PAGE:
A step in the right direction though. I wonder if this design is now going to be implemented globally?
Rumours of the impending death of Information Architecture have been greatly exaggerated, but I think it is true that the Information Architect you were five years ago is very different to what you’ll be in five years time. (In fact, it’s probably very different already).
These rumours seem to have been kicked off by ‘important people in IA’ seemingly rejecting the IA community by moving onto other things – starting a new company, being interested in things that occur off the screen, finding themselves doing more Interaction Design than IA, or more strategic business thinking than sitemapping.
These are important symptoms, but they’re not fatal. It’s more about metamorphosis, adaptation, evolution. And that’s exciting (and just a little scary, sometimes).
As I see it, there are three important trends impacting on Information Architecture practice today – the content and categories we work with, our relationship with our ‘audience’, and our work practices.
Technological empowerment has meant that our audience are now active producers of content and rather than trying to ‘hide’ inactive content, our biggest challenge is often to manage the incoming surge of content in all it’s formats.
We’ve moved beyond just text and images – now audio and video are commonplace content formats for IAs to address.
The rise of search has meant that traditional site structures have become far less relevant to findability, and metadata (in its various forms) is more important than ever.
The semantic web is awakening and wondering what role we’ll play in it’s destiny.
Location, physical space, is becoming a key factor in understanding and defining content more and more often.
Our audiences are actively involved in IA, labelling, categorising, creating content.
Information Architecture is becoming more interactive and dynamic than ever before. Many of the more ‘static’ tools are no longer as useful as they were before. New and different tools are being borrowed from different disciplines, evolved from older tools and methods.
Teams are becoming more cross skilled and agile. A ‘pure’ IA project is becoming rarer. IAs are becoming more involved in strategic decision making, but they’re also getting more involved in interaction design as Rich Internet Applications become more and more prevalent.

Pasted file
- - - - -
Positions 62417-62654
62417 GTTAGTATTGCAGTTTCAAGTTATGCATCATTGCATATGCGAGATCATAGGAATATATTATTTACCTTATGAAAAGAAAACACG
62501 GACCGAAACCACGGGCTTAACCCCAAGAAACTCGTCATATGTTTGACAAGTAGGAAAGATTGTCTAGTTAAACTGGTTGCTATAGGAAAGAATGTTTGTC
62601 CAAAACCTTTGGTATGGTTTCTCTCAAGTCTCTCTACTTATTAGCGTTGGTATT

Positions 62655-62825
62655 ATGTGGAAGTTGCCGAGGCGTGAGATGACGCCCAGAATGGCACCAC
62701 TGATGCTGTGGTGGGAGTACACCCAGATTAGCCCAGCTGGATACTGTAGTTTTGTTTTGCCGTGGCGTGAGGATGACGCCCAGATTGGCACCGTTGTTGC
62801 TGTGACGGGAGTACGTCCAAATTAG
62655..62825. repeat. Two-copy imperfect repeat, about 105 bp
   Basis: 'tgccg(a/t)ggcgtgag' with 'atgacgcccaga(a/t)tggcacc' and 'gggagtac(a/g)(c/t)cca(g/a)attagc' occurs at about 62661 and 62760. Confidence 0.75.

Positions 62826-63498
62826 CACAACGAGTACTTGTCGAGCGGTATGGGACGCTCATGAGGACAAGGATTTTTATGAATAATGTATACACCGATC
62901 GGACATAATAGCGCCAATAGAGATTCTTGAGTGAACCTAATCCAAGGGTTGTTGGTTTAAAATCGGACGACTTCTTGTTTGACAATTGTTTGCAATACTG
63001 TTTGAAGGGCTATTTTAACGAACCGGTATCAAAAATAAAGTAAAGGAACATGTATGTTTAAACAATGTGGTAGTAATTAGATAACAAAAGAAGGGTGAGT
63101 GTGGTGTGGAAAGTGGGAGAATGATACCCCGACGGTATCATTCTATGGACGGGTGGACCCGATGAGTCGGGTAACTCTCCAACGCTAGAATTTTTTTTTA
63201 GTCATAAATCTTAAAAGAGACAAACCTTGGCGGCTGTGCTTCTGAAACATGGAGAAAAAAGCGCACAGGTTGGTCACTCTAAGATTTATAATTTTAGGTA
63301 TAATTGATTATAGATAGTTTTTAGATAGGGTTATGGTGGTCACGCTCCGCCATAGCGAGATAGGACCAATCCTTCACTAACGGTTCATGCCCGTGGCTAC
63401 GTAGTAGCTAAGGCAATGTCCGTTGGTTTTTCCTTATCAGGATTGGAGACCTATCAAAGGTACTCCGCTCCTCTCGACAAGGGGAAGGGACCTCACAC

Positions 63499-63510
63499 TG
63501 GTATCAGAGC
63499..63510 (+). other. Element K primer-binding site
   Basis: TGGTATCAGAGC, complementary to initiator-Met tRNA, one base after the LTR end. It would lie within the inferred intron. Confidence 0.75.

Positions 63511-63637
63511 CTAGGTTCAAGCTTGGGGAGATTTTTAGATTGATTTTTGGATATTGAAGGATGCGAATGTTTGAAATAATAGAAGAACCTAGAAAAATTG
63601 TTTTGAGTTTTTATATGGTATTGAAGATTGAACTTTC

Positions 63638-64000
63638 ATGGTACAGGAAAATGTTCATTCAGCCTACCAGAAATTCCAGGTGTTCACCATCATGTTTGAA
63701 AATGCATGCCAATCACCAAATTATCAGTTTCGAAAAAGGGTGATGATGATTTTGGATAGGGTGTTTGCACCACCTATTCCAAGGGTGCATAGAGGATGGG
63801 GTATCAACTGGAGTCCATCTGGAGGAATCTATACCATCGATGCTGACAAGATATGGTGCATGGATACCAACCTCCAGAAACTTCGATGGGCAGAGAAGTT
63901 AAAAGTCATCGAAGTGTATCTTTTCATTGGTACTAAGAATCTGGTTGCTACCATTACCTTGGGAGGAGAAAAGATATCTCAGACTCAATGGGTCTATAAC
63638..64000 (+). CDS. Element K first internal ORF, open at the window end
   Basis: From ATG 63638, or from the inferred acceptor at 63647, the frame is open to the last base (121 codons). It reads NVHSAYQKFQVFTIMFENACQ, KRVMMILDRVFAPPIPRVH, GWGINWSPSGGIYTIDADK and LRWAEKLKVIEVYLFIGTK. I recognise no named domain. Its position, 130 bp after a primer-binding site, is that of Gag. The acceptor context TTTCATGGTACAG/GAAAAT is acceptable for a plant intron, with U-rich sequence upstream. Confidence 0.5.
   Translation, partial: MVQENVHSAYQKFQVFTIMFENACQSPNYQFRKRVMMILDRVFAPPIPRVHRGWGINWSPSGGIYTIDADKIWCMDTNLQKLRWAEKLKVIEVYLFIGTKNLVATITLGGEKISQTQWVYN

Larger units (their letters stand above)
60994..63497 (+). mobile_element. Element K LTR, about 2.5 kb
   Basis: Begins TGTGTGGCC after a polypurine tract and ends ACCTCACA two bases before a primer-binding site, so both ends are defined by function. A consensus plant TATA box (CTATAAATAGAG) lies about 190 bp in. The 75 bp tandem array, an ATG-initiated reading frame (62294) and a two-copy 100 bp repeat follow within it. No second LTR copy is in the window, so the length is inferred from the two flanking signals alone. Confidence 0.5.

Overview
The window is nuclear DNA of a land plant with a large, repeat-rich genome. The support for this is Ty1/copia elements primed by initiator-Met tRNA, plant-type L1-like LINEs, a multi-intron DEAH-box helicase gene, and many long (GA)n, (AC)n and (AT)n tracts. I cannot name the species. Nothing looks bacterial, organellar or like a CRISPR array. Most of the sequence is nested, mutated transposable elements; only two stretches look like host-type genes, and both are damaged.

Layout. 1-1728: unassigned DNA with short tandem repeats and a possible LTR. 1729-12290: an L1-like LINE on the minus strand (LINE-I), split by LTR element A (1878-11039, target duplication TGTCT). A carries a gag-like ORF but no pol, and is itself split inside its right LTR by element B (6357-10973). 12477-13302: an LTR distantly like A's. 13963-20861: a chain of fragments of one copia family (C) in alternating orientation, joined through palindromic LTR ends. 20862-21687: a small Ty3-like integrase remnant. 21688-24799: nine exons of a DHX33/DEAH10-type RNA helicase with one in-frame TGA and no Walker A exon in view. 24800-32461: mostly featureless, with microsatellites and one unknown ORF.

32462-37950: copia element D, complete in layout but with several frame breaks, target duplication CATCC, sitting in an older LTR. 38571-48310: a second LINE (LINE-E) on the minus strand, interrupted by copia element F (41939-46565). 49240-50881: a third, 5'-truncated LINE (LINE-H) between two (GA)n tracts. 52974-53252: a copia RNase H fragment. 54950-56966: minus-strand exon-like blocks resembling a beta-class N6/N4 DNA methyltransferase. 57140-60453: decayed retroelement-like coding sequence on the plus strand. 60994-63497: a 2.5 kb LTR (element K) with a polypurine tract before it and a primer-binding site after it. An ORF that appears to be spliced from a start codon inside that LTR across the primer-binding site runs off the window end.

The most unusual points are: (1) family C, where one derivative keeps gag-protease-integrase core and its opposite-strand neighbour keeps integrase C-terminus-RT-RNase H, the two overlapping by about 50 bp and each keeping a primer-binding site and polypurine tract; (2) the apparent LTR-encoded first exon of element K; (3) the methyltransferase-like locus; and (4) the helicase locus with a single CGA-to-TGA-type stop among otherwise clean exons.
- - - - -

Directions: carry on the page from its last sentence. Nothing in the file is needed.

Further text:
The diagram above shows the range of tasks and ‘practices’ that people who identify as practitioners of Information Architecture can and will often cross into. With the exception of Visual Design (which I stay well clear of due to accute lack of talent), I frequently use methods which range across all of the disciplines in this diagram. Similarly, tasks and methods have to be included within multiple disciplines.
Where do Personas and Scenarios live? You can’t exclude them from IA, ID or Research, which all use them frequently. Design does not reside only with Visual Design, but in almost all of these categories in one form or another. Although Research is a discipline of it’s own, most of these disciplines will use research in one way or another to achieve their outcomes/outputs.
Information Architecture is not dying. On the contrary, it is evolving and becoming more enriched as it becomes more inclusive of the various disciplines from which it’s practitioners originate.
Certainly in five years time there may be fewer people with the job title ‘Information Architect’ (and rightly so, if we’re doing more than that), but given the vastness of content that joins the web every day now, and the opportunities and challenges of the semantic web, the need for the skills and understanding of skilled practitioners of Information Architecture are more needed now than ever.
We’ll be very different IAs in a few years time, but I for one think we’ll have a more interesting, challenging and varied role to play, and personally, I can’t wait.